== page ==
More impressively, this was accomplished with no real relationships with Chinese advertising agencies. That is, the people who living is to buy and sell advertising space for high-profile corporations in China say they have never heard of or dealt with China MediaExpress. This point bears fleshing out: A global consumer products company doesn’t call up China MediaExpress (or anyone else) and write a check or wire money in return for advertising. They use a wide-ranging network of large and small ad shops that specialize in placing ads to reach targeted audiences. Executives at both Vision Media, another competitor, and Air Media, had never heard of China MediaExpress before the past month, when Wall Street investors and the Financial Investigator began making repeated phone calls to the company’s erstwhile rivals asking them about the magic margin machine from Fuzhou.
That no one had heard of the company is an important data point.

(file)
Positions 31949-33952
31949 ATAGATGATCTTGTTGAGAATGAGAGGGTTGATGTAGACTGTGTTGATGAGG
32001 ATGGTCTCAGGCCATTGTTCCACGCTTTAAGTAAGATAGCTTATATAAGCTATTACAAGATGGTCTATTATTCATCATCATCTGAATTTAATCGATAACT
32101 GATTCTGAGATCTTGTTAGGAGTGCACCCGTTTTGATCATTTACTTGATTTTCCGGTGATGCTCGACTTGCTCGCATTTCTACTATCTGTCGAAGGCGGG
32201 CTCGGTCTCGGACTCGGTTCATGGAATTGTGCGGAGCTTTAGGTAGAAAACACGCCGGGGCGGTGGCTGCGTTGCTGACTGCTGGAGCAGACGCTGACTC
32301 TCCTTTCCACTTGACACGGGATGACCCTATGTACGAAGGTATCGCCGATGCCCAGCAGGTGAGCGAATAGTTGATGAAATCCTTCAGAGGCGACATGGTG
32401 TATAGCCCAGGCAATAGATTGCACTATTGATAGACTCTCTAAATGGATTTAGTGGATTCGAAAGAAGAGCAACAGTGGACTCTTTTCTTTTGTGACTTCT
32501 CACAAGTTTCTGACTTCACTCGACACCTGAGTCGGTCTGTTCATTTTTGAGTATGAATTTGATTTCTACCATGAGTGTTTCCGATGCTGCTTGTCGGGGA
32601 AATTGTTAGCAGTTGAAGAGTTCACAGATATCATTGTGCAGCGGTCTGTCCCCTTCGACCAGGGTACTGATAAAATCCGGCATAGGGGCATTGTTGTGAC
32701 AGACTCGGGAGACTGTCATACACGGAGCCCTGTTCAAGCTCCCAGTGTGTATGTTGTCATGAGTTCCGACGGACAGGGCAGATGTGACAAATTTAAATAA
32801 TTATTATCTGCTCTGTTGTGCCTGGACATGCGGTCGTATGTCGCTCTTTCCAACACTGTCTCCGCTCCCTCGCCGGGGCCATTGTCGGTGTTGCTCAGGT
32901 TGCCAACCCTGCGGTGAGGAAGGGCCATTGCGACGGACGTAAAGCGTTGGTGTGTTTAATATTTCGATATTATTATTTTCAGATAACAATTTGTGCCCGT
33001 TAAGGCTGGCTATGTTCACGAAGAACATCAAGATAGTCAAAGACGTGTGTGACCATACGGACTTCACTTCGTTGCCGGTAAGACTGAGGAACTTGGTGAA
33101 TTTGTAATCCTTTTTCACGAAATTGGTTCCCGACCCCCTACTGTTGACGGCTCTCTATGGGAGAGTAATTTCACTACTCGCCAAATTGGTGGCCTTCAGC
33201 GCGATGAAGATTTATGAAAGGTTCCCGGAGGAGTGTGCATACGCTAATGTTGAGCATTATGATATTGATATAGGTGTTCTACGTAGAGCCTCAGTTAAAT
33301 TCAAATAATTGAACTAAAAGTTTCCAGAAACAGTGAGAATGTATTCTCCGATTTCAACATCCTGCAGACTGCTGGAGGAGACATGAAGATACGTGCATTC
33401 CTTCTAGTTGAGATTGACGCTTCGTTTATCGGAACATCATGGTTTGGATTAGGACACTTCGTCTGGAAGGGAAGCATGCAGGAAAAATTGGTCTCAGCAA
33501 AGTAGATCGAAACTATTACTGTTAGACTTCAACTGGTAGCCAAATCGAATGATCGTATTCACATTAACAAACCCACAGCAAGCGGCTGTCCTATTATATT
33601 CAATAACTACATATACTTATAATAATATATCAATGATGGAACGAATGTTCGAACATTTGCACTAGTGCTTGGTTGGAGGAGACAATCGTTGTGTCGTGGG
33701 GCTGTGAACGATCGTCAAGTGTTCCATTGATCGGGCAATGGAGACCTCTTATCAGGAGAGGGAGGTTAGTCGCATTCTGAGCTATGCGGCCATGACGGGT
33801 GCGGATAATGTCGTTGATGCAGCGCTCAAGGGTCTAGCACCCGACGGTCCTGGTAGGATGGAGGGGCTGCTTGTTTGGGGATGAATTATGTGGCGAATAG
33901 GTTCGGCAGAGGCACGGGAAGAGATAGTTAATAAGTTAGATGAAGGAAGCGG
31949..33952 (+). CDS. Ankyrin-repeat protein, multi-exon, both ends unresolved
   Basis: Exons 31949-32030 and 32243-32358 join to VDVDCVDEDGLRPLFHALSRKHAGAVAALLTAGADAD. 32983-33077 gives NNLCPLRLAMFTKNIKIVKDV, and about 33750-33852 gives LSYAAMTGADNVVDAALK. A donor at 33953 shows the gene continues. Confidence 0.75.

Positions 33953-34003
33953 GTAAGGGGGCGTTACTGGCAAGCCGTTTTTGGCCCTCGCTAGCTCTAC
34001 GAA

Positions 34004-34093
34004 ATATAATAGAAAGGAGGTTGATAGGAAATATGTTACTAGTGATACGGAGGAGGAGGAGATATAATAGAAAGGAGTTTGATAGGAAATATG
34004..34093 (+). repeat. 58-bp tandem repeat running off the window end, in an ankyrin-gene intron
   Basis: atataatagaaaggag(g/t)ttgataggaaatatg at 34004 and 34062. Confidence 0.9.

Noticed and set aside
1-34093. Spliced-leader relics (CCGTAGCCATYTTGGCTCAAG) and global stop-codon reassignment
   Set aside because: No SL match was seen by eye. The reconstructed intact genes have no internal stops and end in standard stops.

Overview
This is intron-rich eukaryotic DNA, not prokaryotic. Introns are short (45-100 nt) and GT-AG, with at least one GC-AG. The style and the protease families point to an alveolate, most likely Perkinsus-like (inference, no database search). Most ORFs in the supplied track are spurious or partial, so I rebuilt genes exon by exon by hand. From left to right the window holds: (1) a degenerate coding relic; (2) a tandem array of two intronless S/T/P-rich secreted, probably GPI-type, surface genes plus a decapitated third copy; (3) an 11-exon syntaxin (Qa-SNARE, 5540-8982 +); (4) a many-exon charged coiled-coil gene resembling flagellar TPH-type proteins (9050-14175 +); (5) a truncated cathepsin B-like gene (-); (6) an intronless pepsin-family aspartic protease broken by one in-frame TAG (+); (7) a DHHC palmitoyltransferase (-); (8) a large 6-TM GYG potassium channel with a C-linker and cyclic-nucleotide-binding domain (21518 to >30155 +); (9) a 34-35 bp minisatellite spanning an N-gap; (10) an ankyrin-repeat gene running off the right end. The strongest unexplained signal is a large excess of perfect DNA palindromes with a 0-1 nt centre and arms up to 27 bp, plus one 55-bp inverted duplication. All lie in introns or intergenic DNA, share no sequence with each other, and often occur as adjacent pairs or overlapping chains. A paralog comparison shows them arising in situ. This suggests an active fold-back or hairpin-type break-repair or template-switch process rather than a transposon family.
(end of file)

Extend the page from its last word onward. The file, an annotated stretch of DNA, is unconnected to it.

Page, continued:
Companies in a hotly contested, gossip-heavy industry like advertising keep close tabs on each other, so a new entrant going from a standing start to second place will get noticed; a company that can do that in airport and intercity bus advertising, a business line that was abandoned by both Air- and Vision Media and is widely perceived to be a sub-Greyhound demographic (a fair assessment based on several hours observing airport buses in and around Beijing and Fuzhou) would force a wholesale reconsideration of their business model. After all if you can make 50% net margins selling to China’s working class, why should their own companies continue to fight for 2% margins putting LCD displays above urinals?